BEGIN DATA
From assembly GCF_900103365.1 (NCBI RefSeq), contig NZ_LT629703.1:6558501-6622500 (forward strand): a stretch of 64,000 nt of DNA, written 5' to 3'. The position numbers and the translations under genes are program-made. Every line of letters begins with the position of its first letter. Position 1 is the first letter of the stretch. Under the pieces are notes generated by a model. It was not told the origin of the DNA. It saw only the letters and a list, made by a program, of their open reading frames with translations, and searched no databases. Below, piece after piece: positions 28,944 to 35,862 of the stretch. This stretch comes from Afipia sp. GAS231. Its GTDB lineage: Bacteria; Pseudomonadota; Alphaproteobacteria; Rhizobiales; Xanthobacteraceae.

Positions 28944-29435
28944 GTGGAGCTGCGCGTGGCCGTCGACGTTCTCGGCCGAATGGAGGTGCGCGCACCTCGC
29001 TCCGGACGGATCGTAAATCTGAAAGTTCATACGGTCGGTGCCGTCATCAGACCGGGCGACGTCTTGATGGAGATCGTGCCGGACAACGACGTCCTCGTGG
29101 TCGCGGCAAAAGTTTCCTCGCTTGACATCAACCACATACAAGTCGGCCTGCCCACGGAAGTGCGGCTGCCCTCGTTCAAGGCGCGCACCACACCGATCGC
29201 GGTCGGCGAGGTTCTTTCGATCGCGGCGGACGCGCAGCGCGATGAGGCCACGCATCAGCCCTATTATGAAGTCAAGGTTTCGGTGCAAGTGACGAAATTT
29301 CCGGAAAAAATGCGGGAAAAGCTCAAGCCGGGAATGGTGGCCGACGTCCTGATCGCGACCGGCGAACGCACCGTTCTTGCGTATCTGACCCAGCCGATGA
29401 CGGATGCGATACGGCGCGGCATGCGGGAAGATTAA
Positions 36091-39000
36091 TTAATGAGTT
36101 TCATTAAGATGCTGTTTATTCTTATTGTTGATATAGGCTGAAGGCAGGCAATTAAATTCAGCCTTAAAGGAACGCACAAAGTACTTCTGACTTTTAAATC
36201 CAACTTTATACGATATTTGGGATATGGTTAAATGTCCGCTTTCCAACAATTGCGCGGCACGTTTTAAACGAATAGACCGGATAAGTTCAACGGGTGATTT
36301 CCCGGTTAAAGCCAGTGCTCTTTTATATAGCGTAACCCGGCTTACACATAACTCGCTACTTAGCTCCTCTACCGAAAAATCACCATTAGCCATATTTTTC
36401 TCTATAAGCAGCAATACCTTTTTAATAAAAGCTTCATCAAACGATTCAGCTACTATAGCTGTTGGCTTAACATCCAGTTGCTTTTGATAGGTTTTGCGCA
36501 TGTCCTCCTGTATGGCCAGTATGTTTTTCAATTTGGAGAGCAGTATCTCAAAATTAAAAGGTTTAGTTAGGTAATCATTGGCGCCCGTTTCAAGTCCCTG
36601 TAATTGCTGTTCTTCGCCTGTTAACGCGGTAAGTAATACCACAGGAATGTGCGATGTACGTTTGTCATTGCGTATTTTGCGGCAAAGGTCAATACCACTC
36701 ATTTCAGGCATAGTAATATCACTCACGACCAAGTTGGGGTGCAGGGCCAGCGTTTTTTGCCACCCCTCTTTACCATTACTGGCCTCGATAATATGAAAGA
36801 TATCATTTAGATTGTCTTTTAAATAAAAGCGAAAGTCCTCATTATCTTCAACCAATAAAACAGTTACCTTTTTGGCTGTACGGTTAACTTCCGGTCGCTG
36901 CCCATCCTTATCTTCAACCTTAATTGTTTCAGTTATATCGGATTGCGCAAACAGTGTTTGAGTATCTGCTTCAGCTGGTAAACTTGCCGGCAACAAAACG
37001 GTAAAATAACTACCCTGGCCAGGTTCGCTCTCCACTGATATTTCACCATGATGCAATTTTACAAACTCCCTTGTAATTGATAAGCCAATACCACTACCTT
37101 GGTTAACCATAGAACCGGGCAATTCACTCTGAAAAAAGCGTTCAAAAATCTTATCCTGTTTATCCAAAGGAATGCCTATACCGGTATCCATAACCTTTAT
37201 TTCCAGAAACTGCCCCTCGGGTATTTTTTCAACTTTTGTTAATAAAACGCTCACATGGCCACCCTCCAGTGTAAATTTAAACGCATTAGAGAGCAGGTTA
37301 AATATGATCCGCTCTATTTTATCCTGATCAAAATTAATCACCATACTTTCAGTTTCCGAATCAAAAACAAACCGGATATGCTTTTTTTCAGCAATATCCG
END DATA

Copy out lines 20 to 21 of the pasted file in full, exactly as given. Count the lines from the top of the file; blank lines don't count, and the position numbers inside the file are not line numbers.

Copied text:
37001 GTAAAATAACTACCCTGGCCAGGTTCGCTCTCCACTGATATTTCACCATGATGCAATTTTACAAACTCCCTTGTAATTGATAAGCCAATACCACTACCTT
37101 GGTTAACCATAGAACCGGGCAATTCACTCTGAAAAAAGCGTTCAAAAATCTTATCCTGTTTATCCAAAGGAATGCCTATACCGGTATCCATAACCTTTAT